Your husband wasn't at church, again. Some of the guys were asking about your husband: "where's your man? He still doesn't want to come out? How's he doing? Tell him I said hello." I find it so encouraging when someone asks me about my husband. It lets me know that they look forward to seeing him and that they are hoping (like me) that one day he will come to church. Well, this phrase is not exactly encouraging to a husband who doesn't regularly attend church. It sounds like we took attendance and everyone turned around to notice that he wasn't there...again. 

Say this instead: "[friend's name] asked how you've been doing, he said to say hello." Who doesn't love to know that someone asked about our wellbeing? It makes us feel loved...and who doesn't love that? 

4. "I assumed you wouldn't want to go"

Yikes. There was an event at church which I assumed my husband would not want to attend. It was being held on a Saturday night and was a banquet style dinner. I figured, "it's still church, he won't want to go."  So I didn't pay for him to attend. I was wrong. And he was so hurt that I didn't even think to ask him whether or not he would like to attend. I'm pretty sure I had that deer in the headlights look on my face because I was so confused. "I assumed you wouldn't want to go," I sheepishly admitted. 

General rule of thumb: don't ever assume. Anything. Ever. By assuming he doesn't want to attend church or a special event, it makes him feel as though you could care less whether or not he joined you. And, as I was told by my husband, it made him feel as though I didn't have a need for him, in addition to not feeling cosidered. 

Say this instead: "honey, I was wondering if you would like to join me..." Approaching him with this gentle consideration will make him feel loved, respected and wanted. Of course you want your husband to be with you, whether it's church or a social event. If you assume that his answer will automatically be "no," you miss out on the chance that he might say "yes."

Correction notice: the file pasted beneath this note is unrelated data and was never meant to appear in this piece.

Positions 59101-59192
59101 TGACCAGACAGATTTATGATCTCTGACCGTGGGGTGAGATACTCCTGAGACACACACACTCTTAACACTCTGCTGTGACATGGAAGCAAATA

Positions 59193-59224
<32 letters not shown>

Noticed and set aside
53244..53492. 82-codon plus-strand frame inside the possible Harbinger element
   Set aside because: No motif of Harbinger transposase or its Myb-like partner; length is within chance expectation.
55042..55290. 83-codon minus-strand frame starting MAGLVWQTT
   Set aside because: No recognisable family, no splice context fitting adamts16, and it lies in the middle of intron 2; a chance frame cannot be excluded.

5. "God comes first"

As He should. But your husband doesn't understand that. The only thing he sees is someone (or something) taking over his spot in your life. Your husband wants to be your #1 priority. He doesn't want to share you or your time with anyone else. He wants all of your heart, all of your attention and all of your admiration. He doesn't understand that by keeping God as priority you will ultimately be making your husband your top priority, as well.

I am a much better wife when I am connected to God. I wouldn't call myself the best wife, but I'm definitely a much-improved version when I'm close to God. My husband used to tempt me with promised shopping sprees after breakfast...if I didn't go to church. He used to get angry as I would get ready for church, making snide comments and withholding love from me. I used to fight back and say things like "God comes first" with total attitude. With that remark, my husband began to build resentment towards God and church.